Sea buckthorn oil has been used for centuries for medicinal purposes. The ancient Greeks used the leaf for race horses and it was said that sea buckthorn was the substance that enabled Pegasus, the winged horse, to fly, according to Floraleads.com. In Greek and Tibetan medical texts, it is touted as a treatment for skin and digestive tract disorders. The plant is indigenous to the European and Asian continents and its berries are the source of its medicinal properties.
Sea buckthorn has many medicinal uses, according to the Canadian Ministry of Agriculture, Food and Rural Affairs (OMAFRA). The berry juice is a common drink in Asia and is high in Vitamin C, Vitamin K and Vitamin E, protein, carotenoids, flavonoids and organic acids. The leaves, steeped in water, produce a nutritional tea. The leaves, young branches and fruit parts are used as animal fodder.
As a topical application, it has been used in a cream to help "sun, heat, chemical and radiation burns, eczema and poorly healing wounds." according to OMAFRA. The cream is also used by Russian cosmonauts to protect their skin from cosmic radiation. It is also used to treat eczema and rosacea. Success has been seen improving your mucous membranes and healing lesions, ulcers and erosions.
According to OMAFRA, the sea buckthorn plant is hardy, grows quickly and grows in marginal soil. It is tolerant of salt spray in the winter. It has been used to stop soil erosion, in land reclamation projects, wildlife enhancement and farmstand protection. They also make handsome ornamental bushes.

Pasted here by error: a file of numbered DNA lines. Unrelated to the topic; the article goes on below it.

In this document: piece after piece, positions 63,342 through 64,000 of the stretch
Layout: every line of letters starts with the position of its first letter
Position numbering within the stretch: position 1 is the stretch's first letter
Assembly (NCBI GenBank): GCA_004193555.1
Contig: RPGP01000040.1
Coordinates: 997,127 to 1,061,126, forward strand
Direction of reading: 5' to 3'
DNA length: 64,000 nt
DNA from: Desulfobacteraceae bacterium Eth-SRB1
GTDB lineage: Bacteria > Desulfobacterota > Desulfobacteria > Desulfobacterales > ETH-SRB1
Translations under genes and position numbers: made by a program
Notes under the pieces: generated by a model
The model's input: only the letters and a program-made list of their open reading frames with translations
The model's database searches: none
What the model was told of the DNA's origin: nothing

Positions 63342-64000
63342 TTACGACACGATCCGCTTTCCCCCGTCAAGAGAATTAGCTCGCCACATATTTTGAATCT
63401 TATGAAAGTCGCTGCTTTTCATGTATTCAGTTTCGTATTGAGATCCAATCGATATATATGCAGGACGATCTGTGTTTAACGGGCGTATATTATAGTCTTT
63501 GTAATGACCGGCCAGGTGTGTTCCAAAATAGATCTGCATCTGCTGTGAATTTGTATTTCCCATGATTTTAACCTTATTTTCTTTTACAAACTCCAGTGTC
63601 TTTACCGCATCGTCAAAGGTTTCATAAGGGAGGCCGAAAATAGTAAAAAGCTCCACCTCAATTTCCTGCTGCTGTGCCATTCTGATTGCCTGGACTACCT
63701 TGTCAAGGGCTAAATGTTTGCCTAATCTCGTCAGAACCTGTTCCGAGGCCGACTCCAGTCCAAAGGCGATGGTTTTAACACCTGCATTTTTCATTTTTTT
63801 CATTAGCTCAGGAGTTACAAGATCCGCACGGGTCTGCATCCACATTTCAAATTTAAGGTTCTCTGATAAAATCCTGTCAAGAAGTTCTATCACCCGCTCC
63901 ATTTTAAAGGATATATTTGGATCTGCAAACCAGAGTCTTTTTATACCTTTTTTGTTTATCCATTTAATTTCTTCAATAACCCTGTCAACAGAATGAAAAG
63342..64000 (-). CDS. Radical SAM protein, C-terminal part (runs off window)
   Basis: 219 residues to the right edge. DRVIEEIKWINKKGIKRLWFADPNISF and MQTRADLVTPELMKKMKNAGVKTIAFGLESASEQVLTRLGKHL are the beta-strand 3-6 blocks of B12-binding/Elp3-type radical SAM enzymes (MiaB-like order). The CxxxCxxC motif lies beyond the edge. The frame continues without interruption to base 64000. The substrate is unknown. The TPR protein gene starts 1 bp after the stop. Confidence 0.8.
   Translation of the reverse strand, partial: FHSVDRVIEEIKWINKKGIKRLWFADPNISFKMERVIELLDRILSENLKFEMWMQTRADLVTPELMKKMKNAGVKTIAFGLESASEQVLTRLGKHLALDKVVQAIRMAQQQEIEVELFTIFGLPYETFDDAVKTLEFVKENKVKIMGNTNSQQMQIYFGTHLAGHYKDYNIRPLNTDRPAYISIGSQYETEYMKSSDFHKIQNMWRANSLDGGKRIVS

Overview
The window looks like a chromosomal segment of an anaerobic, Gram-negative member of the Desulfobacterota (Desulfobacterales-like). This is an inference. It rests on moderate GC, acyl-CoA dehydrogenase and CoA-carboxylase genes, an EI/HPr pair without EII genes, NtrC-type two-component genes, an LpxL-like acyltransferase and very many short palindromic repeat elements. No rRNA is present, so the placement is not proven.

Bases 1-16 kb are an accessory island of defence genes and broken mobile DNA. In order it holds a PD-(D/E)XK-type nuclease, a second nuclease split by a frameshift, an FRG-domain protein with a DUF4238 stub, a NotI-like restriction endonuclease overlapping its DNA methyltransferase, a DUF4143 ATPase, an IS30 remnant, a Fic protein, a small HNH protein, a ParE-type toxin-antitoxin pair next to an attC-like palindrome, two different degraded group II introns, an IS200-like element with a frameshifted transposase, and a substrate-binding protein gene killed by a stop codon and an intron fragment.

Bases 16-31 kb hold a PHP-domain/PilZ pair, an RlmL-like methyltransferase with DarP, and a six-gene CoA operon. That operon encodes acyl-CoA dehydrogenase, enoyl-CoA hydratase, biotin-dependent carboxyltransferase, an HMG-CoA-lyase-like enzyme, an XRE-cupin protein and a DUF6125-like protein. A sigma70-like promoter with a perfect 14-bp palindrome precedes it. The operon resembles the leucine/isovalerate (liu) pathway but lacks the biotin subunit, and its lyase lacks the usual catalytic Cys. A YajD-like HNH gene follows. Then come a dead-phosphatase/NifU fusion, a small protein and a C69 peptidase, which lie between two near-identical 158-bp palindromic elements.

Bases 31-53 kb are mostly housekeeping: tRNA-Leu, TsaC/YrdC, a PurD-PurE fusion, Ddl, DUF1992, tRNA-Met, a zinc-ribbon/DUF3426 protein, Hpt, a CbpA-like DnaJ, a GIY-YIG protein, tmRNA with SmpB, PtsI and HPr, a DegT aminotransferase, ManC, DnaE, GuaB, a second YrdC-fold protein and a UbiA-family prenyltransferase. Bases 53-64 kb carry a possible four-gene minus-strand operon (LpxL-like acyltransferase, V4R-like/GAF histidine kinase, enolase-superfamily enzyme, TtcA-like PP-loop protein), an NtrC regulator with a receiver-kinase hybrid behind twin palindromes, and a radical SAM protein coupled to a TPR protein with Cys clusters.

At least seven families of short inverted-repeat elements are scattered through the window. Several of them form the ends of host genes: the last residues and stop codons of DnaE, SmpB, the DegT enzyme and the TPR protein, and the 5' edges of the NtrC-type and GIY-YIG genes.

Medical studies performed using sea buckthorn have shown promising results for a number of maladies, according to the Institute for Traditional Medicine in Portland, Ore. Studies were conducted testing its effectiveness in cancer, cardiovascular disease, gastric ulcers, cirrhosis of the liver and skin disorders. Primarily, it is the antioxidants and flavonoids that show medicinal promise.
In China, where deforestation has caused soil erosion problems, local people have been encouraged to plant and grow sea buckthorn to stem the soil losses. It grows well in poor soil, grows huge root systems and withstands severe weather. Additionally, by harvesting it, the local people can earn an income. A similar project in Mongolia was successful in stemming soil erosion and water loss.
- Photo Credit www.omafra.gov.on.ca